Black Friday 2016 headphone deals that don't suck

You have a lot of great headphone options.

That's how I started 2015's guide to headphones right for you, and it's even more true this year. Hardware makers continue to step things up in often surprising ways, and even old-school players have started to make changes to long-standing hardware lines. There's a lot of good stuff out there, and some of it is coming from surprising places. This is a blessing and a curse, because finding stuff with so many options is hard, and possibly expensive.

This is where I come in. I've spent the last year trying a variety of headphones from various manufacturers at a lot of price points, in addition to the sets I wrote about in last year's guide. Unlike last year, I'll get to the point right now, and you can scroll down to read about why I'm making the suggestions I'm making.

If you're looking for the best wireless headset for the PC (only) at $99.99

The Corsair Void Wireless sounds good, is the most comfortable headset I've ever worn, even when used all day, has great wireless range, and the battery life is 15-20 hours.

If you're looking for the best wired stereo headset for PC or consoles at $69.99

I recommend the Corsaid Void Stereo (carbon) Headset, which is identical to the Corsair Void Wireless RGB in construction, save the cable.

If you're looking for the best wired stereo headset for PC or consoles at $49.99

I recommend the HyperX Cloud Stinger. It's a surprisingly good sounding headset with good low end, mids and highs, has a decent mic, and should be comfortable for almost anyone to wear for hours without discomfort.

If you're looking for the best PS4 or Xbox One wireless headset at $99.99

PDP's AG9+ headsets offer fully wireless audio and voice chat on PS4/Xbox One with pretty good audio quality and decent comfort. For the price, you won't find much in the way of meaningful competition.

If you're looking for the best PS4/PC or Xbox One/PC wireless headset at $299.99

Astro's 2016 revamp of the well-regarded A50s offers good sound quality, truly wireless support on both consoles, and smart quality of life improvements to justify the $299.99 price tag.

Of course, there are other needs, other price points. Below, I explain why these headsets, and what other sets might fit your budget and your needs. If your favorite headset didn't make the list, that doesn't mean it's bad — it means that compared to everything else, it's just not as competitive.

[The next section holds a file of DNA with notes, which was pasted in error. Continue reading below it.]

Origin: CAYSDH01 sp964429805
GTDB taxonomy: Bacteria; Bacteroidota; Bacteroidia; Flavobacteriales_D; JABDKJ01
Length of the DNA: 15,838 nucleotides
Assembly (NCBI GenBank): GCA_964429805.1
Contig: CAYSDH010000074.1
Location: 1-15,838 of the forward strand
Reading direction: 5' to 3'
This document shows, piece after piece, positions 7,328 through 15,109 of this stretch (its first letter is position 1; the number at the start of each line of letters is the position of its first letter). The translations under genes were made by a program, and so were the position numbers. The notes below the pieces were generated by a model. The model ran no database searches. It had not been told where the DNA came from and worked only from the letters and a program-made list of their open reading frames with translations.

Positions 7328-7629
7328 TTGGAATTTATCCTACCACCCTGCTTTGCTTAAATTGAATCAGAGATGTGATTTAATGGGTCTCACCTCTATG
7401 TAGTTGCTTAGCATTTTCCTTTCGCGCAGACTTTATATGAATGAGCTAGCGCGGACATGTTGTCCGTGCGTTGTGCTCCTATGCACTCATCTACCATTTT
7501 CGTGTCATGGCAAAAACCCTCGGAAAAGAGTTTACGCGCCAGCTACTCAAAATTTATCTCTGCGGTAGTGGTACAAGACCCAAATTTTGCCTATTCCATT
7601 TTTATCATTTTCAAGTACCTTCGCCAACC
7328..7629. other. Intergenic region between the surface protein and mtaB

corsair void wireless Corsair Void Wireless RGB Gaming Headset
Price $99.99
Platform PC (Windows/OSX)
Connection Type Wireless (USB Dongle)
Pros Comfort, sound quality, battery life, wireless performance, build quality
Cons So-so mic, PC only, CUE software
Quirks Programmable LED lighting

This is sample of the Corsair Void Wireless RGB's mic audio.

After more than a year of constant use, the Corsair Void Wireless RGB gaming headset, available for $99.99 as of this writing on Amazon, remains my go-to headset in an apartment with almost 40 pairs of gaming-ready headphones.

The Voids feature deep, cloth mesh pads over 50mm headphone drivers with excellent sound that can be slightly bass-heavy — much as Astro's headsets are — but feature very clear mids and clean highs that aren't abrasively bright. The best way to put it may be that the Voids, like Astro's A40s and A50s, sound warm, but not at the expense of detail.

Sound quality is wasted on headphones that aren't comfortable to wear, and in that respect, the Voids also shine. In addition to a wonderful full cushion running along the top of the headband made of the same material as the earpads, the Voids feel sturdy with a reassuring but not too heavy sense of heft. They were comfortable enough for me to leave them on when I left my desk and wandered around my apartment, which speaks to the Voids' range. I could reach the front door about 30 feet away from my computer before I experienced any signal problems, which puts them a good 10 feet or so farther than the Astro A50s.

I've now spent thousands of hours with the Voids, and my initial affection for them hasn't waned. The batteries last around 18-20 hours, more than Corsair officially states in its materials, and they charge quickly.

The Voids are a PC exclusive wireless headset, and I like them enough to wish they worked for both the Xbox One and PS4

The Void RGB has other bells and whistles, which mean less to me. It features a Dolby listening mode that offers virtual surround support, though I tend to find this ruins sound quality on every headset that uses it. The wireless, RGB model also allows you to tailor its colored lighting to an astounding degree, though I ignored this feature — I didn't feel the need to trick out the lighting I would never see, though it could be a neat gimmick for livestreaming. I did appreciate the volume controls, which are both easy to access with a rocker on the back corner of the left earphone and directly controls Windows' volume, a surprisingly uncommon feature.